A growing number of consumers are willing to pay a premium for fruits, vegetables and other foods labeled "organic", but whether they're getting what the label claims is another matter. 

For over a decade it has been known that since there is no surprise spot testing of farms, and very little on imported food at all, organic labels may be meaningless. A few years ago, 25 percent of the organic food bought from Whole Foods stores was found to be conventional.

Like "Kosher" or "Extra Virgin" olive oil, the label is really only meaningful if you choose to believe it, but scientists are devising a new way to make sure people are at least getting the label they are buying - and that farms are no longer able to just purchase a sticker and overcharge for the same food.

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Researchers from the Bavarian Health and Food Safety Authority and Wuerzburg University note that the demand for organic food is growing at a rapid clip. Its global market value nearly tripled between 2002 and 2011, when it reached $62.8 billion. But because organic food is often twice as expensive as traditional food, fraudulent labeling has grown just as fast.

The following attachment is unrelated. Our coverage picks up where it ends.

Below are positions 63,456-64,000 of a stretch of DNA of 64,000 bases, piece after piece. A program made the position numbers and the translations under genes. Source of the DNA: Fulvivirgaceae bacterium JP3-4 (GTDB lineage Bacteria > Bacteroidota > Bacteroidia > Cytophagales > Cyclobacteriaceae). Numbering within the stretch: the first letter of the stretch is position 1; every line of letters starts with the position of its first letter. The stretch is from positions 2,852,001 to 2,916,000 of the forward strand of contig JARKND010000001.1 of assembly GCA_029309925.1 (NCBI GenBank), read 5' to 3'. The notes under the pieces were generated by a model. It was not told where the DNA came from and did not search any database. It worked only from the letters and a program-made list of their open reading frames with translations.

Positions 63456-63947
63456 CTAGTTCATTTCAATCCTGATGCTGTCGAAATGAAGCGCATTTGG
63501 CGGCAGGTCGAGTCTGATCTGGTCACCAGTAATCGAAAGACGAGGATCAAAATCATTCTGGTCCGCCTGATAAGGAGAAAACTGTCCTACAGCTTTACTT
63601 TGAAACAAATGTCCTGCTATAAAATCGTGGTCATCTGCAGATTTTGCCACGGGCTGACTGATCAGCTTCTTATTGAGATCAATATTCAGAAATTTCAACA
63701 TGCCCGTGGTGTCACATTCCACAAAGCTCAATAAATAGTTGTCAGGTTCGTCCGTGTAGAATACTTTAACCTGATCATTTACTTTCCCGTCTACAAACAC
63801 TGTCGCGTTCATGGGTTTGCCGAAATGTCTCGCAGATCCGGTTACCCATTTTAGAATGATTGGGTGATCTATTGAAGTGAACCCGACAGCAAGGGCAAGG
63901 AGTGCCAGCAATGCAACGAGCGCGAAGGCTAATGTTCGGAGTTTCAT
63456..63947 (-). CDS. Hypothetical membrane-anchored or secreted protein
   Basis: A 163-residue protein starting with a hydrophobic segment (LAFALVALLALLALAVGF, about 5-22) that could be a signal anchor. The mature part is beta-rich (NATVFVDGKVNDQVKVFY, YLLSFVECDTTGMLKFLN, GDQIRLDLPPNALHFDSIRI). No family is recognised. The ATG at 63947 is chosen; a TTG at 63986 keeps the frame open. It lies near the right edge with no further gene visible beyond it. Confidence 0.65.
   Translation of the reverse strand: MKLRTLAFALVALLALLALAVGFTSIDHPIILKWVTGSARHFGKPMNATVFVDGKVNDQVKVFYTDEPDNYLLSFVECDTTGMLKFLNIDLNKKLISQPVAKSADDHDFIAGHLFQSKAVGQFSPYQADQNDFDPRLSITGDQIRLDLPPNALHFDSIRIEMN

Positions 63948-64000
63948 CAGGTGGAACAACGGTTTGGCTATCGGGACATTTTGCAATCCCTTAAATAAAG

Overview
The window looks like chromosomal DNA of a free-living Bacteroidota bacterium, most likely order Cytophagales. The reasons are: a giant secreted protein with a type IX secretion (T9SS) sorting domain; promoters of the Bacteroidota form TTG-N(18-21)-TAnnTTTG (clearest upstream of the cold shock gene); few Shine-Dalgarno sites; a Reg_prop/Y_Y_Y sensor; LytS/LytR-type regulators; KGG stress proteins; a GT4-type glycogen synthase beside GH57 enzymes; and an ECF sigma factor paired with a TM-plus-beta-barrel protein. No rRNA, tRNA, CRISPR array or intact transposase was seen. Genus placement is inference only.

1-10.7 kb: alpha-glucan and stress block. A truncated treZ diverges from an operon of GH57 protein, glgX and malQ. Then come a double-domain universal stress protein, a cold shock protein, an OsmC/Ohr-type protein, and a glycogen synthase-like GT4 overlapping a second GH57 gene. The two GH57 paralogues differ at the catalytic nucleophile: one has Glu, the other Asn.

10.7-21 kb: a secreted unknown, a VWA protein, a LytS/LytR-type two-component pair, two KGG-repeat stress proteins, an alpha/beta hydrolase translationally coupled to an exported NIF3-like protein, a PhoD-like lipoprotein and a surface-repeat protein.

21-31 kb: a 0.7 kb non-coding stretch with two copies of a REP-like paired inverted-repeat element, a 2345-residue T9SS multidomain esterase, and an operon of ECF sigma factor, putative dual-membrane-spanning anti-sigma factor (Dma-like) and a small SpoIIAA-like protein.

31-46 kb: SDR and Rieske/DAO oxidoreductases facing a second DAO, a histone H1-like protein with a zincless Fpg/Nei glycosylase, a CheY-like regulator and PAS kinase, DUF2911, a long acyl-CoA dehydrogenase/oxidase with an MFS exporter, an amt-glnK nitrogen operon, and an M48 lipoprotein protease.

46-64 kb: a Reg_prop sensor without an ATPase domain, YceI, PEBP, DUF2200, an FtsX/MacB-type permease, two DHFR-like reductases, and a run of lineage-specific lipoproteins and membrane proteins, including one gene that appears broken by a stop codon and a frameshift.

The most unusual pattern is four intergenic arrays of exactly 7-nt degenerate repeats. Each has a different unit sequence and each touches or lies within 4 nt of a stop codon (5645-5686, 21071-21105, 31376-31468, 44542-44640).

The definition of organic is different in different countries. In the USA there are dozens of synthetic ingredients allowed and standards are just as arbitrary in other countries. But figuring out whether a fruit or vegetable was grown under organic conditions is fraught with complications. Currently, the most reliable authentication technique analyzes the stable isotope composition of nitrogen, but it is not fool-proof. Monika Hohmann and her colleagues decided to take a stab at developing a new method. 

They looked to nuclear magnetic resonance spectroscopy, which has already been used to authenticate other foods, including honey and olive oil. They analyzed tomatoes grown in greenhouses and outdoors, with conventional or organic fertilizers. Their data showed a trend toward differentiation of organic and conventional produce and conclude that the test is a good starting point for the authentication of organically produced tomatoes, and its further refinement could help root out fraudulently labeled foods.

The standards for organic will still be randomly chosen but NMR could at least be tailored for whatever the local preferences are. In the USA, the Food and Drug Administration is taking away the ability of organic corporations to define their products and that should also lead to guidelines more consistent with other nations.

Published in the Journal of Agricultural and Food Chemistry. Source: American Chemical Society